A year ago, Hollywood watched Oscar-oriented movies like “Licorice Pizza” and “Nightmare Alley” with dismay. Flat at the box office. It seemed like the day finally arrived when prestige films were no longer possible in theaters and streaming would change cinema forever.
But the studios were optimistic, concluding that November 2022 would give an accurate reading of the market. By then, the coronavirus may not be such a complicating factor. This fall will be a “last stand,” as some say, a chance to show that superheroes and sequels can be more successful.
It’s been a massacre.
Here are the pictures for adults one after the other Could not find audience Big enough to justify their price. “Armageddon time” cost about $30 million to produce and market and grossed $1.9 million at the North American box office. “Tar” will cost at least $35 million, including marketing; Ticket sales totaled $5.3 million. Universal spent about $55 million on production and marketing.she said,” which also took in $5.3 million.”Devotion” grossed over $100 million and grossed $14 million in ticket sales.
Box office king Steven Spielberg’s Washeekar has also got off to a rosy start. “Fablemans,” Mr. The play, based on Spielberg’s teenage years, grossed $5.7 million in a limited four weeks. Its budget was $40 million, including marketing.
What is going on?
The problem isn’t the quality: the reviews are exceptional. Instead, “people grew up comfortable watching these movies at home,” publishing film consultant David A. Cross said. Newsletter In box office numbers.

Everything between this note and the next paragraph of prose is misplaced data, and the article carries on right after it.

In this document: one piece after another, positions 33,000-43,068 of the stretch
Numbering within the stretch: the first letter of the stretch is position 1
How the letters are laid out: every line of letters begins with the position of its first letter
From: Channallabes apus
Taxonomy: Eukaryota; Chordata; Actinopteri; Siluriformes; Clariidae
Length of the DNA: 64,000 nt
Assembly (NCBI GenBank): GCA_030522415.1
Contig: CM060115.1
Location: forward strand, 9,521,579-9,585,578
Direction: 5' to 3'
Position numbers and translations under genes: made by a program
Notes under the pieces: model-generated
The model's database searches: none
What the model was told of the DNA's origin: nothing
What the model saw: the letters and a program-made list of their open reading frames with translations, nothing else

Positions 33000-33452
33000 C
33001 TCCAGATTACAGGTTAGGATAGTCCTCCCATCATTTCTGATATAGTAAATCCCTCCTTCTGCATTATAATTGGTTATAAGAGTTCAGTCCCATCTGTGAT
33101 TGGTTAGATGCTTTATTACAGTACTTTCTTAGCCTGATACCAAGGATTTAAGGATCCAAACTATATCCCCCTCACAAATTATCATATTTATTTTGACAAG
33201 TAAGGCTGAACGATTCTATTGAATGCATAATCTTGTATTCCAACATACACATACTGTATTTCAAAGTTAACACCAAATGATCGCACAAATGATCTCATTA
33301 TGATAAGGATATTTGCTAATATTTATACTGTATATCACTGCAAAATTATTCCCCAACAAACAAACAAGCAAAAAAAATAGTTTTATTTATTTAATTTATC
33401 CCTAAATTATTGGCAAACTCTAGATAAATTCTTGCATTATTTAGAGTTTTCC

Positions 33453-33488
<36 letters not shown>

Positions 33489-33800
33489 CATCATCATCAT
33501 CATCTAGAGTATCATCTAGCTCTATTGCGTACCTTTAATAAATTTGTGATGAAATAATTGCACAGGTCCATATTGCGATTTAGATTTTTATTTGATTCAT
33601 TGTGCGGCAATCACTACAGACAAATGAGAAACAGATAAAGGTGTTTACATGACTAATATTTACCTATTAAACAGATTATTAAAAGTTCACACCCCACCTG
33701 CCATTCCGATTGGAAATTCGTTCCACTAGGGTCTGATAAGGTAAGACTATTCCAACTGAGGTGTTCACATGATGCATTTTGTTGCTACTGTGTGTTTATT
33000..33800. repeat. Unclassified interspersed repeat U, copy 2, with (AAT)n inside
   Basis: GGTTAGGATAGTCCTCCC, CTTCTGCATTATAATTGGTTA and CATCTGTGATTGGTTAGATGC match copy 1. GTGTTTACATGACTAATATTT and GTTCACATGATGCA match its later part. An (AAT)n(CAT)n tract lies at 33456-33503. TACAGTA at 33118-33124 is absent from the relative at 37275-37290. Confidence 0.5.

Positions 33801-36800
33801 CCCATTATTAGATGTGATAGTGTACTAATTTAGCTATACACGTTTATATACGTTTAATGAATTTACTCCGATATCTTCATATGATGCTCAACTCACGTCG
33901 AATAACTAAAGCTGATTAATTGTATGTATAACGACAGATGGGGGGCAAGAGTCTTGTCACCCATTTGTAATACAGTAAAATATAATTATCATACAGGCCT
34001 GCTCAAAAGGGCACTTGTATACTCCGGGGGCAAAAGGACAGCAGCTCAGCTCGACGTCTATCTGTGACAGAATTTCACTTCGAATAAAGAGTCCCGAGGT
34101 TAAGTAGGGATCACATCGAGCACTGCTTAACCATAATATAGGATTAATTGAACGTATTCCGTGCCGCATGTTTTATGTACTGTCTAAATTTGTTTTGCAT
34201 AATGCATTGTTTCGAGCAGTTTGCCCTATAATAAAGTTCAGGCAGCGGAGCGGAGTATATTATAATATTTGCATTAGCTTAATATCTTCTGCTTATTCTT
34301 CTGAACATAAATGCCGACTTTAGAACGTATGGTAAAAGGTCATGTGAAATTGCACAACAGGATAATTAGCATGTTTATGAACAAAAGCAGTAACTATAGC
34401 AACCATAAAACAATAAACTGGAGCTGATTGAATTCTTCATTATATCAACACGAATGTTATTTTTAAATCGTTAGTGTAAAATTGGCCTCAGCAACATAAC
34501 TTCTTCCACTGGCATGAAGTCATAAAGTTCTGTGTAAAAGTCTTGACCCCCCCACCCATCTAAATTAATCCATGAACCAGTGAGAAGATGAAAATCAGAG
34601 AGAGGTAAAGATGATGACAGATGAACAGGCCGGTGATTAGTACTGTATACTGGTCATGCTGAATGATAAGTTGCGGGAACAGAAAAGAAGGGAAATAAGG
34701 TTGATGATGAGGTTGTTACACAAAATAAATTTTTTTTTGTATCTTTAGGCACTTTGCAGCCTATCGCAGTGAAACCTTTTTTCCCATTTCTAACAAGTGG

Ever since Oscar-themed movies began showing up on streaming services in the late 2010s, Hollywood has worried that such movies would disappear from multiplexes. For the first time ever, Apple TV+’s streaming movie “CODA” was a hit in March, when the importance of big screens is waning. Academy Award for Best Picture.
It’s about more than money: Hollywood sees the change as an affront to its identity. Filmmakers have long clung to the fantasy that the cultural world revolves around them like it was 1940. But that illusion is hard to bear when it reveals that their only measuring stick — bodies in seats — can’t disturb the masses. Come watch their most acclaimed movies. Hollywood likens it to cultural misfit.
Of course, the core crowd of cinephiles is still changing. “up to, centered on Mamie Till-Mobley, whose son Emmett Till was murdered in Mississippi in 1955, grossed $8.9 million in the US and Canada. This is nothing for an emotionally challenging film. “The Banshees of Inisherin,” a dark comedy with heavily accented dialogue, grossed $8 million, with foreign ticket buyers contributing an additional $20 million.
“While it’s clear that the theatrical specialty market has not fully recovered, we’ve seen ‘The Banshees of Inishreen’ continue to be strong and spark conversation among audiences,” Searchlight Pictures said in a statement. “We firmly believe there is a place in theaters for films that can offer audiences a wide range of cinematic experiences.”
However, crossover focus is always the goal, as underscored by how much movie companies spend on some of these products. “Until,” for example, cost at least $33 million to produce and market.
And remember: Theaters keep half of the ticket revenue.
“There is hope that the results will be commensurate with this.Woman is king.” Starring Viola Davis as the leader of an all-female group of African warriors, “The Woman King” grossed nearly $70 million domestically ($92 million worldwide). It cost $50 million to produce and another ten million to market.
Oscar-oriented dramas rarely become blockbusters. Even so, these films did well at the box office. World War I film “1917” grossed $159 million in North America and $385 million worldwide in 2019. In 2010, “Black Swan,” starring Natalie Portman as a disabled ballerina, grossed $107 million ($329 million worldwide).